I would trim down the scenes discussing the abilities. I appreciate that Card tried to detail the abilities of the characters and not water down what was happening, but it was such a tedious amount of detail that it was hard to keep my interest. I don't like it when an author say's 'and he time-traveled' and that is the end of the description, but the minute by minute accounting of how something was done became very annoying.
"Not my favorite OSC"
I've read quite a lot of OSC and I have to disagree with a lot of the reviewers. I found this one really dragged for me. The characters were interesting, as was the story, but there were endless conversations about the intricacies of time travel with the same concepts repeated over and over. I would have found the book moved much more quickly without that. If you read time travel books, you know there are paradoxes and you simply suspend those in your head and keep reading. I felt like he was trying to justify the physics of time travel with these repeated conversations and it just got in the way for me.
In addition (like many have mentioned), the narration was a mess. No individual narrator was bad, but there was no flow from character to character. It was like whoever happened to be in the studio that day did the narration. Very disjointed.
I'm not moving on to the next in this series.
"A huge disappointment for this longtime fan."
DISCLAIMER (FEEL FREE TO SKIP): First off, let me just say that I read extensively in the genre (20 - 30 books per year), and that I am a HUGE fan of Orson Scott Card. This book didn't change that. However, I feel he did a lot of things with this book which he did not do before, and it really didn't work for me. I feel like this warrants a poor review, because I do believe that this book appears to be marketed at adults of a certain reading level, but fails to rise to it. I'm all for guilty pleasure reading from time to time, but this book's flaws were simply too glaring—too irritating—to get past. I don't wish to "flame" this book in any way. There are plenty of positive reviews, and I just think it's important for there to be a helpful negative one to represent an alternative perspective.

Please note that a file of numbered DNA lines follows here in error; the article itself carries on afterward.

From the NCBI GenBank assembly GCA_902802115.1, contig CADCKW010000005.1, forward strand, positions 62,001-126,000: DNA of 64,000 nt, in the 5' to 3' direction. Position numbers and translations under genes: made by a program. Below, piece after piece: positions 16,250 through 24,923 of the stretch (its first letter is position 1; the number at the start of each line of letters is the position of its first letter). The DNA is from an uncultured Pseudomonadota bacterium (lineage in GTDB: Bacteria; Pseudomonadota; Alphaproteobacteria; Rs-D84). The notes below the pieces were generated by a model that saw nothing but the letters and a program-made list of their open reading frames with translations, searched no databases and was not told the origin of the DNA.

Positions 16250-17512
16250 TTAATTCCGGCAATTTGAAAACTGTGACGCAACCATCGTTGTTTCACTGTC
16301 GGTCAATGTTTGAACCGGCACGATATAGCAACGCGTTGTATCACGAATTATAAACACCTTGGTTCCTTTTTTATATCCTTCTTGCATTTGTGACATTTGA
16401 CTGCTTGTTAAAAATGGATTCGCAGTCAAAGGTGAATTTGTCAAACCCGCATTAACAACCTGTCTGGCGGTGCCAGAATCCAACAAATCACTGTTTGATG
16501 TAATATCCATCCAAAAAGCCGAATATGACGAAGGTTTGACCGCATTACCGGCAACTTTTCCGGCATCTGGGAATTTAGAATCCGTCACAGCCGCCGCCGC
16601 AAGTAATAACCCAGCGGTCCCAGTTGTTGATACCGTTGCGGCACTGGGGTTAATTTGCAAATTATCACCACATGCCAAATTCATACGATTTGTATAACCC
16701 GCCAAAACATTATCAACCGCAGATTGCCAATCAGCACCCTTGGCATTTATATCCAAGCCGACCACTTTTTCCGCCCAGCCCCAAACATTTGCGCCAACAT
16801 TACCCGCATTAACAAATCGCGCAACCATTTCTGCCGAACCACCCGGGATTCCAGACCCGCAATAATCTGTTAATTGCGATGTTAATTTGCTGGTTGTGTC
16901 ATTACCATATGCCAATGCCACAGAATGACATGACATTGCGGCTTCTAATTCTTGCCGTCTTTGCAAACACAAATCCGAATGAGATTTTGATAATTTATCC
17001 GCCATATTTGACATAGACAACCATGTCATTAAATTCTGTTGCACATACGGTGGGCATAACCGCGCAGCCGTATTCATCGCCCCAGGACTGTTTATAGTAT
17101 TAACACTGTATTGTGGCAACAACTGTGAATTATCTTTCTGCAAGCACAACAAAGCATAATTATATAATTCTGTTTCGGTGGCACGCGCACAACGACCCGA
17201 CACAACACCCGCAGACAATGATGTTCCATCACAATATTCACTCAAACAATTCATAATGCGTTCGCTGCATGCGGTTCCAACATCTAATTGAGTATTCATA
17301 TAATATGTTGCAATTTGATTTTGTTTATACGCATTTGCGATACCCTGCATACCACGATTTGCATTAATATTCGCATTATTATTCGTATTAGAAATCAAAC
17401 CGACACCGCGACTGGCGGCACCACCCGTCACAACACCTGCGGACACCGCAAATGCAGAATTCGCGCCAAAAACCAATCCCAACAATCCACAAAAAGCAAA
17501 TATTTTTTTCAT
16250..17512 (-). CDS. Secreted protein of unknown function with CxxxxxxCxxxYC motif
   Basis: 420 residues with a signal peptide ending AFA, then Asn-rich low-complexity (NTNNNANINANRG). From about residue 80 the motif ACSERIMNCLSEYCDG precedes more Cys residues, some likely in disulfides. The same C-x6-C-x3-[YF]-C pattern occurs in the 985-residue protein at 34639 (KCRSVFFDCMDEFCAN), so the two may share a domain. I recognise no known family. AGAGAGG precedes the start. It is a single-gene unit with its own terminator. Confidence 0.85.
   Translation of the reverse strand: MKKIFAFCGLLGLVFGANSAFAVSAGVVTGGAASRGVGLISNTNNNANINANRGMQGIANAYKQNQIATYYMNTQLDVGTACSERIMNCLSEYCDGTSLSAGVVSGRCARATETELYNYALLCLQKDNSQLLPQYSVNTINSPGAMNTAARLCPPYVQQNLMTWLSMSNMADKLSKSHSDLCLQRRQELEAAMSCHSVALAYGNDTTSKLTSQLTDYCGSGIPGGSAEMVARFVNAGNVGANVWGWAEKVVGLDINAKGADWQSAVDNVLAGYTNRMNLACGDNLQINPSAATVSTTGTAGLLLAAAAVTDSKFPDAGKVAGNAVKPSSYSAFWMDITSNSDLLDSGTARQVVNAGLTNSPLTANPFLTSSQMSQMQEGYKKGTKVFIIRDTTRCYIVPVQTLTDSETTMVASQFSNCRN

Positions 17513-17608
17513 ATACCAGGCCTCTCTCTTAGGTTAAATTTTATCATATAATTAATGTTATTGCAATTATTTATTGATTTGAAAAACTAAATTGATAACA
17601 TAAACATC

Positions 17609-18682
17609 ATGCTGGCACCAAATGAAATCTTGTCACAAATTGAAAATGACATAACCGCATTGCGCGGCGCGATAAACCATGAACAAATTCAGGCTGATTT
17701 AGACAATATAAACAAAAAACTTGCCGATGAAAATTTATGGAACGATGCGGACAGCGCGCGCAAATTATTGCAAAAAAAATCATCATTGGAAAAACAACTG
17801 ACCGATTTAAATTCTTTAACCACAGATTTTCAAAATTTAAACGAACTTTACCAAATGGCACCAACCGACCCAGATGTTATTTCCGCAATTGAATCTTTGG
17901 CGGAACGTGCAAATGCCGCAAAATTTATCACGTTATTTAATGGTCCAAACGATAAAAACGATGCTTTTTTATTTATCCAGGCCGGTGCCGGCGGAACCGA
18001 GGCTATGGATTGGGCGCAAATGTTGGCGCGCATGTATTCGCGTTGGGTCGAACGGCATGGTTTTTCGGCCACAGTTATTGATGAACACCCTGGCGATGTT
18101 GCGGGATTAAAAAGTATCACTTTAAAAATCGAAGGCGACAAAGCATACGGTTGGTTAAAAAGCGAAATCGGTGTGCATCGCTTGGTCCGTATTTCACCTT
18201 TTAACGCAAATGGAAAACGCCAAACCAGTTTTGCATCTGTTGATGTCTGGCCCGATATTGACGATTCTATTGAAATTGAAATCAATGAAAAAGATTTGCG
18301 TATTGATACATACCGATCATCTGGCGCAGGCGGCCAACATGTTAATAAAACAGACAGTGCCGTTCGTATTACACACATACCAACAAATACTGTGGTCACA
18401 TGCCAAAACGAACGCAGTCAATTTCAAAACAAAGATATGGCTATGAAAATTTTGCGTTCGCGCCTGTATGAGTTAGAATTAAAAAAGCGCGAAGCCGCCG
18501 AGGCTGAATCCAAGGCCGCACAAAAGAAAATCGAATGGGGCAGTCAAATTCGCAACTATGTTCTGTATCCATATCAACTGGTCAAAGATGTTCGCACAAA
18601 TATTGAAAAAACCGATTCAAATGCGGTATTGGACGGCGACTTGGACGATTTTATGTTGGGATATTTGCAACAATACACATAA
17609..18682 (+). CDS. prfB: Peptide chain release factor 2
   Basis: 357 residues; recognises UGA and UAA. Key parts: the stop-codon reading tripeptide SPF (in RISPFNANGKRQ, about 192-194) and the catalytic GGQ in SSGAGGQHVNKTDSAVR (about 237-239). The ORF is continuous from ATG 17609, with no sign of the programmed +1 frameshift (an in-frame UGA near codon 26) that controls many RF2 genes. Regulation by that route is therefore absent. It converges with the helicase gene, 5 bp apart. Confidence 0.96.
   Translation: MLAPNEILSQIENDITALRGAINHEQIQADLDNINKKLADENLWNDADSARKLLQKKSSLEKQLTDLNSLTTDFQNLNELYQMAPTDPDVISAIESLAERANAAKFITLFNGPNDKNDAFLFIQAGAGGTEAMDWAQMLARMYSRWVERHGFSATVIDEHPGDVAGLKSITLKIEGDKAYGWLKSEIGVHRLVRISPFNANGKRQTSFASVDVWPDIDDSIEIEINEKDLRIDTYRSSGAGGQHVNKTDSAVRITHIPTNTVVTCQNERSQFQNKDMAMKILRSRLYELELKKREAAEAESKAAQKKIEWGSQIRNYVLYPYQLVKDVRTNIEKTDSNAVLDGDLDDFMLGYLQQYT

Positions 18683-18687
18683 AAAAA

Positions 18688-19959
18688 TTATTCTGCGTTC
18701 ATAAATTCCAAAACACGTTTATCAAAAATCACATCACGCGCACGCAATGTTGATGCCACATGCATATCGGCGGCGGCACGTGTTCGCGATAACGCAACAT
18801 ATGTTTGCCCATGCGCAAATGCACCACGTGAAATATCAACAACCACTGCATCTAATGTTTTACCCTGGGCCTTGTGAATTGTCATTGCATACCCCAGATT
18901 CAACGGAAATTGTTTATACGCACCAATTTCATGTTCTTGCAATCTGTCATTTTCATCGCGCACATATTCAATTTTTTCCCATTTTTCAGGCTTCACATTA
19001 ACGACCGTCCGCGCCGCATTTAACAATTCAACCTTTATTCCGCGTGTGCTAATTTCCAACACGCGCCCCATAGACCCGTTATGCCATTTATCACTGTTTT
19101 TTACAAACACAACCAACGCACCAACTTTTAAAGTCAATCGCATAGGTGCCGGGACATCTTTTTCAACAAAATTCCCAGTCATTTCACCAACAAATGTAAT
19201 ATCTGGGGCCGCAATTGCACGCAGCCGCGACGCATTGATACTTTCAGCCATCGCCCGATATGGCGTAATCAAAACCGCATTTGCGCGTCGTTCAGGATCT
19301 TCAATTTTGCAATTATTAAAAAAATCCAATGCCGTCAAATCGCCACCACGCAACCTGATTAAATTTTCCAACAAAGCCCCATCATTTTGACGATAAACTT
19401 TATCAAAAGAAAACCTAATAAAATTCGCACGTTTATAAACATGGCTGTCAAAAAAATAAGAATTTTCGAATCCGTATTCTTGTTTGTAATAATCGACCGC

Characters: It's important to develop characters that are interesting. Giving a character superpowers doesn't automatically make them interesting, though. Just ask anyone who saw Superman Returns. There needs to be a sense of gravitas to the main character. Rigg is flat as a pancake, though. It's also important to drop a main character into the "thick of it," which Card does do. I'll give him that. The scenario of the characters is sadly clichéd, but at least it's a proven formula for success. I won't spoil it with details. Finally, a character needs to be RELATABLE. Even the best villains are relatable in some manner. Don't expect yourself to find Rigg relatable, though—or anyone else in this book, for that matter. Most characters are so stupidly stubborn, so exceedingly arrogant, and yet so ignorant, that I doubt many such people exist. If they did, they certainly wouldn't be the type to read books. Hence, the characters are unrelatable. I docked 1 star for this.
Plot: The plot is contrived. Again, I don't wish to spoil anything, so I won't go into much more detail. If you know what "contrived" means, you will likely find this plot to be such. It's got a few twists of originality in the details, but on the broad scope it's a story I've encountered far too many times. I can't really dock it for this, though, as many people may not have read as widely as I have. I just thought it was worth mentioning.
Storytelling: This is by far the worst part of this book. I have (as I write this very review) Orson Scott Card's book "How to Write Science Fiction & Fantasy" sitting on my desk here. It's fantastic, so I know the man knows his stuff. However, he breaks all of his own rules, and I can't figure out why. There wasn't a single piece of description in the first chapter, and very little in the second chapter. Why? Exposition. Card is so pleased with his constructed scenario, that he uses the WORST INFO DUMP I've read in probably 10 years. Funny, because he has a section in his writing guide that states, "Too much raw information up front, and the reader can't keep it all straight…The audience quickly learns that you don't know how to tell a story, and you've lost them. Instead, information must be trickled into a story, always just enough to know what's happening." You can construct the most interesting scenario in the world, but if the story isn't told well, you will fail to create a good book. I docked 2 stars for this.
Narration: You can decide for yourself from the sample if you can tolerate the narration. I personally didn't mind it all that much, but to each their own.
Competent readers, beware. This is probably Card's worst book to date. Try Ender's Game or Bean if you're looking to get started. You won't be disappointed in those. I promise.
"Great Story.....Crazy Narration"
OSC!!!....STOP SWITCHING NARRATORS!